Well, I hope they got a no win, no fee deal.
I don't like being cynical (it's more of a congenital thing) but I would not put any money on the new coalition of green groups successfully suing the Treasury for failing to consider the environmental implications of the Royal Bank of Scotland's carbon intensive investment practices when it pumped billions of taxpayers money into the bank.
The Treasury may well technically be in breach of government rules through its failure to give even a cursory nod to environmental considerations when it bailed out RBS, while its failure to subsequently rein in the bank's carbon intensive lending should certainly be added to the ever expanding list of craven ineptitude that characterises the whole sorry saga.
But it is easy to forget that things were just a tad fraught on that weekend back in the autumn when one of the UK's largest banks stared into the abyss, and it is extremely hard to imagine the Treasury being successfully sued for saving the bank from collapse. Apologies once again for the cynicism, but the Establishment tends to win these types of arguments.
But that is not to say the case is without its merits, and regardless of the eventual result it provides a high profile reminder of the increased legal risks all carbon intensive businesses (and the governments that support them) now face.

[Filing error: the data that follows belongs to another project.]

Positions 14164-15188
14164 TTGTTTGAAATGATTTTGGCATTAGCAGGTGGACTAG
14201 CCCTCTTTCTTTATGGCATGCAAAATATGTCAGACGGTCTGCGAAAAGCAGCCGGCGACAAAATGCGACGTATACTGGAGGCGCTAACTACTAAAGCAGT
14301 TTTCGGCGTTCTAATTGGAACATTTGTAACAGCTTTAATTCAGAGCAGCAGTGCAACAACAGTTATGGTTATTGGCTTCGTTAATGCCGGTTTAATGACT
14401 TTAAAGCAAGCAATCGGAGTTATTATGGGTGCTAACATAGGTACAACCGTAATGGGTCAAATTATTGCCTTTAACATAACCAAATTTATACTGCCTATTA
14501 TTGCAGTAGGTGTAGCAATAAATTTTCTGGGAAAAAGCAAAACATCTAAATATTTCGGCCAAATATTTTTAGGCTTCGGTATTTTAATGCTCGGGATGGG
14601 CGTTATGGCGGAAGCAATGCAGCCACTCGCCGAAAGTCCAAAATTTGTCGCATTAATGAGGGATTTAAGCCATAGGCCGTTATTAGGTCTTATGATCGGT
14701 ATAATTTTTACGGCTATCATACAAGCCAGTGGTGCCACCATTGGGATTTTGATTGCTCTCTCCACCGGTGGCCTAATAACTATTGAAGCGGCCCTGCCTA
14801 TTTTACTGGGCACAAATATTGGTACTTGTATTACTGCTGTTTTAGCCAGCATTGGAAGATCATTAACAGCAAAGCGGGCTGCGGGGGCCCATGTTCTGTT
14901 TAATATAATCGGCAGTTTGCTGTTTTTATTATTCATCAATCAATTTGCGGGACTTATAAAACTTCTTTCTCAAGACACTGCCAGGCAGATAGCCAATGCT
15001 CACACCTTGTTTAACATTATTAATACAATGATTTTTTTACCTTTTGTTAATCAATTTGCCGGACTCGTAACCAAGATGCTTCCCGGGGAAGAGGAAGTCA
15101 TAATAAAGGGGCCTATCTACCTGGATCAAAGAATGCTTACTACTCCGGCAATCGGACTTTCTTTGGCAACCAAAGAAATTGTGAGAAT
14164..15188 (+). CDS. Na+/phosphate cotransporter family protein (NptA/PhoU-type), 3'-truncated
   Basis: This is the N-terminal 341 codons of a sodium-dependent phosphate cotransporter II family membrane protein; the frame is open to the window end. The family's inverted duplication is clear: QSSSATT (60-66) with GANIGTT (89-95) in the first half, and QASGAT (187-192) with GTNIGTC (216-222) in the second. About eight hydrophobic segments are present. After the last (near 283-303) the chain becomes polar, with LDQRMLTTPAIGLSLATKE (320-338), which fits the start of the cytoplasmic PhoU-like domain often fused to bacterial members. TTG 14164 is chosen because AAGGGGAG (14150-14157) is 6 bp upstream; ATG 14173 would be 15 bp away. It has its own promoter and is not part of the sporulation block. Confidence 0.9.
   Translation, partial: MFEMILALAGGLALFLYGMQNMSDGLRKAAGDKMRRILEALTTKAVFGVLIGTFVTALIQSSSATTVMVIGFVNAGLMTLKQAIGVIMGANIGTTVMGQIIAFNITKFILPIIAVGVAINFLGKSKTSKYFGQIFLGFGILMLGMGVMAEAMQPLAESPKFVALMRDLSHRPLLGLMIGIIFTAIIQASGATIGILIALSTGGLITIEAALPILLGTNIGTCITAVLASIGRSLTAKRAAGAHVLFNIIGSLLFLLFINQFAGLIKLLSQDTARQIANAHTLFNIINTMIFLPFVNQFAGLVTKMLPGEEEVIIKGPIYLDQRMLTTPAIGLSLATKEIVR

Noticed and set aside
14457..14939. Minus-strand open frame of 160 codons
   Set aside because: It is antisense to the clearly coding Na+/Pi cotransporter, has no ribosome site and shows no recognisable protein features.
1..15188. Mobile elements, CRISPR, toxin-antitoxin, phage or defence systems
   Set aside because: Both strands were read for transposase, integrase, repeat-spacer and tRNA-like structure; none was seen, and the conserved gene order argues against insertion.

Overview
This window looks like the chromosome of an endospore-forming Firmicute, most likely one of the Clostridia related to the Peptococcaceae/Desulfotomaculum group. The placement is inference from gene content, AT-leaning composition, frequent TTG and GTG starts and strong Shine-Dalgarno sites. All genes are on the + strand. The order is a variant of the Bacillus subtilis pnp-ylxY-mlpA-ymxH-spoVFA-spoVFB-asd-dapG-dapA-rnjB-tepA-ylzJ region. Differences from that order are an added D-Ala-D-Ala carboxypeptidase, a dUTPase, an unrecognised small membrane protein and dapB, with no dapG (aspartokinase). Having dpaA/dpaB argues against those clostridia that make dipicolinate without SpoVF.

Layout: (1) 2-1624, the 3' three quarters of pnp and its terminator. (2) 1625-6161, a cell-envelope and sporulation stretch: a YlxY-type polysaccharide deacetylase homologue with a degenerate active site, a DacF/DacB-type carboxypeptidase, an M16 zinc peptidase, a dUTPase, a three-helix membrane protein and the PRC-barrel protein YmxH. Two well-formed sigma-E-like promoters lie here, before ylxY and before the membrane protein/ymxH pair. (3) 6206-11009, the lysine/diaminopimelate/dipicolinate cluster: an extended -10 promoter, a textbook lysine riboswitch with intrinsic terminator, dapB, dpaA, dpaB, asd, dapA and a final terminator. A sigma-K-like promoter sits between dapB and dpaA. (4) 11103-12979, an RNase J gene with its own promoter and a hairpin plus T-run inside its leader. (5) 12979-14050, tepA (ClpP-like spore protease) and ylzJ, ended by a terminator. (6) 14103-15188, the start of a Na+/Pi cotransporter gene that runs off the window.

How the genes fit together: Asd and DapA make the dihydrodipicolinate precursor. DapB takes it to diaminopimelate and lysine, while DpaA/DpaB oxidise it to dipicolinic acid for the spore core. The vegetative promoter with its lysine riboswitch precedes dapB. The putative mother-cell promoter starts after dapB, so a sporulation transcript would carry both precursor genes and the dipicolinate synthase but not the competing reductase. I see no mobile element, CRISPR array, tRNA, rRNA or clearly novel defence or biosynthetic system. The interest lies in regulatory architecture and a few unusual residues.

Any business guilty of environmental degradation already runs the risk of embarrassing and costly legal action, but as climate change really begins to bite that risk is only going to get more and more acute.
It is not hard to imagine that existing environmental and human rights legislation could be harnessed to make a case against the worst carbon emitters, with the world's climate refugees lining up as highly emotive litigants.
Carbon intensive firms might be able to amass the best corporate lawyers money can by, but decisions such as the US Environmental Protection Agency's recent ruling that carbon emissions constitute a health risk only strengthen the hand of potential litigators, while the simple reality is that, win or lose, any such cases would represent a PR disaster for those firms involved.
You do not need a PhD in media studies to work out who will be the public relations victor in a battle between a homeless Eskimo and a global oil behemoth.
This increased risk may not be enough to stop firms engaging in carbon intensive projects, nor may it be enough to stop investors funding environmentally irresponsible practices.
But it is certainly an issue all business should be aware of and it also provides yet further evidence that low carbon technologies enjoy a much lower long term risk profile than polluting alternatives.
After all, you are not going to be sued by a South Sea Islander who lost their home, their worldly possessions, and their country for investing in solar panels.
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